UK seeks barrier-free power, gas, CO2 trading with EU after 2020
22 May 2020 | Trading
Open to linking to EU ETS like Switzerland
Wants to keep access to EU coupled power markets
Would keep EU wholesale power market rules in UK law
The UK wants to avoid any barriers to trading carbon, gas and power with the EU after the Brexit transition period expires at the end of this year, it said in a draft technical energy accord available on its website on Thursday.
The draft accord sets out the basis for future UK-EU relations on trading gas, power and power interconnector capacity, energy cooperation, climate change commitments and linking carbon emissions trading systems.
Gas interconnector capacity trading is already covered by the amended EU gas directive, which applies EU market rules to offshore links with non-EU countries.
The UK left the EU on January 31, 2019. EU rules continue to apply until the end of the transition period, and the UK can until the end of June request extending this for one or two years.
On carbon, the UK is still open to linking any future national ETS with the EU's ETS, as Switzerland has done, "if it suited both sides' interest."
This could mean both sides enabling allowances from either side to be used in either system, setting up ways to exchange relevant information, and agreeing criteria to ensure the systems are compatible enough to link.
The carbon pricing section includes caveats that more legal provisions could be added as a result of negotiations.
Power links, trading
On power interconnector capacity, the UK wants to continue taking part in the inter-transmission system operator compensation mechanism.
It also wants no grid charges on individual trades across power interconnectors, and for both side to commit to maximize available interconnector capacity.
In particular it wants both sides to not limit interconnector capacity to solve congestion within a bidding zone, or manage unplanned loop flows.
The UK wants to continue being part of EU day-ahead power market coupling, and become part of EU intraday market coupling by December 31, 2022 or potentially later. It also wants to have access to EU power balancing markets.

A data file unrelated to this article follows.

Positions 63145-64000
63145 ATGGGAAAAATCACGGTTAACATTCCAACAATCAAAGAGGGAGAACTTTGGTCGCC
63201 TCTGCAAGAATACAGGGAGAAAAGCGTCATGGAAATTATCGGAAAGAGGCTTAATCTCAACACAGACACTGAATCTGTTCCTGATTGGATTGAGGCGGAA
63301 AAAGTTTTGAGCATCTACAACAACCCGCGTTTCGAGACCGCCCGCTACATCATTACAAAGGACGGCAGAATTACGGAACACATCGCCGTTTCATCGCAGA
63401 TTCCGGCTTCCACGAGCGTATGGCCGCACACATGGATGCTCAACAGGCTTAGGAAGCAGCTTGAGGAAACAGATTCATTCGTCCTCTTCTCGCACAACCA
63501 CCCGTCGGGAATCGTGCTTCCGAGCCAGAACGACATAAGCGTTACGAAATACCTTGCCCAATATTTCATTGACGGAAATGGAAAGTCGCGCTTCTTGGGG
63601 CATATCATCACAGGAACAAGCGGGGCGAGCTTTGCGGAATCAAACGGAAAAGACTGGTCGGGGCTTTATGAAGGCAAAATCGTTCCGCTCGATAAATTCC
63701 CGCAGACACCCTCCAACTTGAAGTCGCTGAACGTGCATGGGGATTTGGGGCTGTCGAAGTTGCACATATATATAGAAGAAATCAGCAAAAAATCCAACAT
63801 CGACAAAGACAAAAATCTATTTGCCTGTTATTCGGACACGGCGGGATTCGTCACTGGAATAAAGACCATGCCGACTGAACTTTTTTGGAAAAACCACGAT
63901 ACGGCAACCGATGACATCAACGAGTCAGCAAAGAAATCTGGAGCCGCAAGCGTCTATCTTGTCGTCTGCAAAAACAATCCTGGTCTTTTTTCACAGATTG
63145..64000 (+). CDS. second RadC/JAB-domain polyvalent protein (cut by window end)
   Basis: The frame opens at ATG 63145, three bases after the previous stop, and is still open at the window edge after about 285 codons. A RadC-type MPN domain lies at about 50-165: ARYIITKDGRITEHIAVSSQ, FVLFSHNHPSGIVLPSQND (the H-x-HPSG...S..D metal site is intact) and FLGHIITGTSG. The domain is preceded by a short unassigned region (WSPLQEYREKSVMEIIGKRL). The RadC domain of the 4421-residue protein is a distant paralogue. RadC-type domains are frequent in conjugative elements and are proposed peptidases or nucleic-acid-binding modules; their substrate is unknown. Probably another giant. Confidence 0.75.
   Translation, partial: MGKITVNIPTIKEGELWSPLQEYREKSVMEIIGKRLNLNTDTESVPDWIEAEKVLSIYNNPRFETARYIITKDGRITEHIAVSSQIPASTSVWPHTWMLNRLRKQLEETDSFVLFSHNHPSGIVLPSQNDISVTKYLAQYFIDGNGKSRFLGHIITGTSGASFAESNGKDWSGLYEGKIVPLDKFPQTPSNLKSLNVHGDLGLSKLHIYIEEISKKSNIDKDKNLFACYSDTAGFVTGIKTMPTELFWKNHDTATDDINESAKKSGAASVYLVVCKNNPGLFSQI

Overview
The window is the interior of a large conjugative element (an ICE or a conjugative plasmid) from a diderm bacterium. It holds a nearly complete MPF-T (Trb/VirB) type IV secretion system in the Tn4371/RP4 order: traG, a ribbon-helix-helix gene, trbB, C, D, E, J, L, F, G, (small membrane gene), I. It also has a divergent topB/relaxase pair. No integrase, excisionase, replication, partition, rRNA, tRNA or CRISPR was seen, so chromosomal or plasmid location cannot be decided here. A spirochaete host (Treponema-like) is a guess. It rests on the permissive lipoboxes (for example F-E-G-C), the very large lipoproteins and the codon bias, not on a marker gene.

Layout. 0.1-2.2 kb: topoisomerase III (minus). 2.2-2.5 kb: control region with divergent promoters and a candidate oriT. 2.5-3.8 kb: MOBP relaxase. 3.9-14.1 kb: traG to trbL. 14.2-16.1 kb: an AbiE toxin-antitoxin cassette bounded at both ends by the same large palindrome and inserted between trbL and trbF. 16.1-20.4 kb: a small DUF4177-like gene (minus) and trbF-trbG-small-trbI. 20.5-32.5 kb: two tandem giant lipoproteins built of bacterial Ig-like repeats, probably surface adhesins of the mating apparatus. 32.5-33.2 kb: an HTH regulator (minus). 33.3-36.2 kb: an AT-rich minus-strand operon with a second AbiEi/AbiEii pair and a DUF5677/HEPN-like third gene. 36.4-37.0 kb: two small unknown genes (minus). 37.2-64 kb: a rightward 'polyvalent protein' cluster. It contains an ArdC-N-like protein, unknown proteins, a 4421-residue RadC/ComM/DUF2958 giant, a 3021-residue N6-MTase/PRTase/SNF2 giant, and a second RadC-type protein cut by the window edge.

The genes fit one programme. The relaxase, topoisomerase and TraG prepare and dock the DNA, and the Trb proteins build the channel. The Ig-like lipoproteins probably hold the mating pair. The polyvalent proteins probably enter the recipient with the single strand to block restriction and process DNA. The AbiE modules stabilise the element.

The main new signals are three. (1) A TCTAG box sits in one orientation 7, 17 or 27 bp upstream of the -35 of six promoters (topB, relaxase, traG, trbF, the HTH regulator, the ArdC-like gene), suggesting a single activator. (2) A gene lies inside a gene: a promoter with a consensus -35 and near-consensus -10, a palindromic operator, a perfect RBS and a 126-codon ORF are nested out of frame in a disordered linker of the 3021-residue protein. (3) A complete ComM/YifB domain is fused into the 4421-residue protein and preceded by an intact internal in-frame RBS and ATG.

To that end the UK would retain in UK law the relevant parts of EU rules on wholesale power markets, balancing markets, market integrity (REMIT), unbundling, and regulators, amended to apply to the UK only.
The UK wants the exact dates for joining EU intraday market coupling and accessing power balancing markets to be decided by representatives from both sides acting in an Electricity Cooperation Group.
This group would be co-chaired by a UK government minister and an EU commissioner, or their designated representatives.
The group would administer and enforce compliance with the accord, and could also make changes to it.
The UK wants to have observer status in formal EU gas transmission system operators' body Entsog and EU energy regulatory agency ACER for its gas TSOs and energy regulators.
It also wants to retain power TSOs' right to be members of the formal EU power TSO body Entso-e, and continue cooperating with EU countries on deploying offshore wind and interconnection projects, particularly in the North Sea.
The draft energy accord is one of several sector specific texts published by the UK government as part of its negotiating efforts to agree its future relationship with the EU before the end of this year.
If there is no agreement on the whole package or an extension to the transition period by then, the UK will automatically drop out of all EU cooperation projects on January 1, 2021.
Cross-border arrangements would then have to be agreed with each individual EU country involved.
Source: S&P Global